Black holes may carry soft hair that release data when they evaporate, say Prof. Stephen Hawking and colleagues in a new published paper. The scientists suggest things might fall through a black hole into an alternate universe.
The soft hair, low-energy quantum excitations that release information when a black hole evaporates, mean that the holes are not quite as black as previously thought, Prof. Hawking, Malcolm J. Perry, and Andrew Strominger explained in the prestigious journal Physical Review Letters (citation below), a publication of the American Physical Society.
Andrew Strominger, Gwill E. York Professor of Physics at Harvard University’s Center for Fundamental Laws of Nature, explained that rather than destroying anything that comes within its gravitational pull, we might not have to be so scared of black holes.
Hawking, Strominger and Perry suggest that black holes may have ‘soft hair’, low-energy quantum excitations that release information when the black hole evaporates. (Image: physics.aps.org)
In 1974, a year after meeting with Russian scientists in Moscow, Prof. Hawking proposed that black holes could destroy information – a conclusion that goes against the standard laws of quantum physics.
His idea triggered a controversy known as ‘black hole information problem’ – which has continued unresolved for a long time.
This new study shows that some of the assumptions that led to the information problem could be wrong. Their latest results do not solve the problem, but point to a research direction that could well lead to its solution.
Black holes are completely determined by only three observable parameters, so Albert Einstein’s general theory of relativity says:
– their charge,
– their mass, and
– their angular momentum.
Prof. Hawking said: “If you feel you are trapped in a black hole, don’t give up.” (Image: hawking.org.uk)
Virtually none of the information about what fell into the black hole can be observed from the outside. John Archibald Wheeler (1911-2008), an American theoretical physicist, described this idea by saying that ‘black holes have no hair’.
Black holes not really black
Prof. Hawking studied the behaviour of quantum matter in the vicinity of a black hole in 1975, and showed that they are not really ‘black’. They emit nearly thermal radiation, in the same way a hot object radiates heat.
If no matter at all falls in, the energy lost through such Hawking radiation will cause the black hole to gradually lose its mass and eventually disappear (evaporate)
This raises a question that nobody has been able to answer: “What happens to all the information stored within the black hole?”
Prof. Hawking argued that the information would be lost, given that Hawking radiation comes from the surface of the black hole, which is determined by only three parameters.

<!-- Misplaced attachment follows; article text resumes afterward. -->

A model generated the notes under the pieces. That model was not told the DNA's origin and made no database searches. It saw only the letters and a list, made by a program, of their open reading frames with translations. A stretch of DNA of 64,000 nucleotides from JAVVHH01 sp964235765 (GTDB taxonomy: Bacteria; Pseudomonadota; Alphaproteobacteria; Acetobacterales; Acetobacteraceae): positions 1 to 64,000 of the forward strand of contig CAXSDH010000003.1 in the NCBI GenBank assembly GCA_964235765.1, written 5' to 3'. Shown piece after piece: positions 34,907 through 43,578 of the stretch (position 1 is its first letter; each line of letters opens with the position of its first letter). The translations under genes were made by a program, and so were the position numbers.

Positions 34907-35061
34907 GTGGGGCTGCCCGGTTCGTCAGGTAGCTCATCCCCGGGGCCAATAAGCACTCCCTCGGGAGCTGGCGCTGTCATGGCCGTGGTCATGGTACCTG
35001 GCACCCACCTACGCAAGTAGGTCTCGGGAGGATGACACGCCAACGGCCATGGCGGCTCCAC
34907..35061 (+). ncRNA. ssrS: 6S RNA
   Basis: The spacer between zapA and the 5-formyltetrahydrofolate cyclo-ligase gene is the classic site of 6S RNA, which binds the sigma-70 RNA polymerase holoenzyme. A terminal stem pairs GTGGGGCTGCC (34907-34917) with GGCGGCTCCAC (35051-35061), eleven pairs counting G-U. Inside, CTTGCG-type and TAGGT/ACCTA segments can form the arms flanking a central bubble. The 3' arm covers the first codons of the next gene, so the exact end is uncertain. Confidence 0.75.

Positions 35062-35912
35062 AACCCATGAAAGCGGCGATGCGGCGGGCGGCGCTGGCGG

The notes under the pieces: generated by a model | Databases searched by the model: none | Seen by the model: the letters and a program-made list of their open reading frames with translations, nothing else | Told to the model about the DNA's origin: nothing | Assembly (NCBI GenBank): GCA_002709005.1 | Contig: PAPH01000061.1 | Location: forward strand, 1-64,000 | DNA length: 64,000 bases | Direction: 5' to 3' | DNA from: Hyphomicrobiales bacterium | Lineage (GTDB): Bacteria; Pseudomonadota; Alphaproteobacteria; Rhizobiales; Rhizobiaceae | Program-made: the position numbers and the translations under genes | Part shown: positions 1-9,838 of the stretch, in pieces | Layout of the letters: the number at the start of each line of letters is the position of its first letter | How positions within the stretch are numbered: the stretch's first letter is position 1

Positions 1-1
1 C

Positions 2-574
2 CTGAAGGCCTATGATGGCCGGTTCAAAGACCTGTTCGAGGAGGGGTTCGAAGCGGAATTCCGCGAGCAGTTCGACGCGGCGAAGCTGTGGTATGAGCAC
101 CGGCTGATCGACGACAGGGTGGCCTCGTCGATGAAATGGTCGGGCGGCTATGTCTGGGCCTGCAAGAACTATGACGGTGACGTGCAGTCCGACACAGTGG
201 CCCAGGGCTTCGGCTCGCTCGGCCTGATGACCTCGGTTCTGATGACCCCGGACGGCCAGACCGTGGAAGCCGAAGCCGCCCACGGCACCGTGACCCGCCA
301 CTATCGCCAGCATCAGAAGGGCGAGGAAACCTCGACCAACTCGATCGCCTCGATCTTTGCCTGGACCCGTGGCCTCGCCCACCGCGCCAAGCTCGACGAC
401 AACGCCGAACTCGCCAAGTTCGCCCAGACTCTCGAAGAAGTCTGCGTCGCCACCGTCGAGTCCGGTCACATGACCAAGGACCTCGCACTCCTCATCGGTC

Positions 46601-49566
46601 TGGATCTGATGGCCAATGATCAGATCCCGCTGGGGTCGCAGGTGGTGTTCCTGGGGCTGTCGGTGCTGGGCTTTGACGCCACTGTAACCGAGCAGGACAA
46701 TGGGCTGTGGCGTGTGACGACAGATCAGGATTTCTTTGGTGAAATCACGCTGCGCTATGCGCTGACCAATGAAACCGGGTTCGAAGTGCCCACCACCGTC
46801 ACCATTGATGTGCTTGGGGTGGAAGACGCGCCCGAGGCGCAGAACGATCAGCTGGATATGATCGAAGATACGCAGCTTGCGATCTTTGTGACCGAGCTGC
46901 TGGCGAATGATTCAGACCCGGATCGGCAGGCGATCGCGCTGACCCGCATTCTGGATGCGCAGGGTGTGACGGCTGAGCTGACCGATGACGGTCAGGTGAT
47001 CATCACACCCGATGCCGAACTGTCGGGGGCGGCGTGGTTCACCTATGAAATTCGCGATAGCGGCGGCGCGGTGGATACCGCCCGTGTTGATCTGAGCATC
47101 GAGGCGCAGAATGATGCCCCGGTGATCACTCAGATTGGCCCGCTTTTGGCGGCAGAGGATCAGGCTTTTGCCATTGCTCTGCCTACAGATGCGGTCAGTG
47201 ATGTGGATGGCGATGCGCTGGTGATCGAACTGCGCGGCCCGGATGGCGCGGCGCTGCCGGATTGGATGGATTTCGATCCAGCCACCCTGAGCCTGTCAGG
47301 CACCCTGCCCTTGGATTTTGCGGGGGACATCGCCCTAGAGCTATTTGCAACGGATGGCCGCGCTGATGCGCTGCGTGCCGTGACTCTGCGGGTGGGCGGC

Just before the turn of the last century, other developments in physics – especially in string theory – convinced most scientists that all the data that falls back into a black hole has to come out when it evaporates.
Nobody is certain about how this could happen. However, we could start with a simpler question: “What is wrong in Hawking’s original argument that information must be lost?” Hawking, Strominger and Perry believe their paper provides the answer.
The authors point out problems with two underlying assumptions that initially led Prof. Hawking to his conclusion:
1. The vacuum quantum gravity – the quantum state with the tiniest possible energy – is unique.
2. Black holes have no hair.
(Left) Prof. Malcolm Perry, (centre) Prof. Andrew Strominger, and Prof. Stephen Hawking. (Image: twitter.com/sciam)
Black holes may carry ‘soft hair’
Instead, the authors explain that there is an infinite family of degenerate vacua in the quantum theory, and that black holes can carry what they call ‘soft hair’ – quantum hair associated with extremely-low-energy quanta. Quanta (plural of quantum) are discrete bundles in which radiation and other forms of energy occur.
In 1974, Prof. Strominger had an important insight while researching a different problem. He realized that there were an infinite numbers of conservation laws that govern the scattering of gravitons – hypothetical quantums (quanta) of gravitational energy, regarded as particles, i.e. the elementary excitations in a quantum theory of gravity.
Prof. Strominger and his team of students soon realised that a similar result held for electromagnetism. Prof. Strominger is currently collaborating with Prof. Hawking and Malcolm J. Perry, Professor of Theoretical Physics at Cambridge University’s Department of Applied Mathematics and Theoretical Physics (DAMTP), to apply this insight to black holes.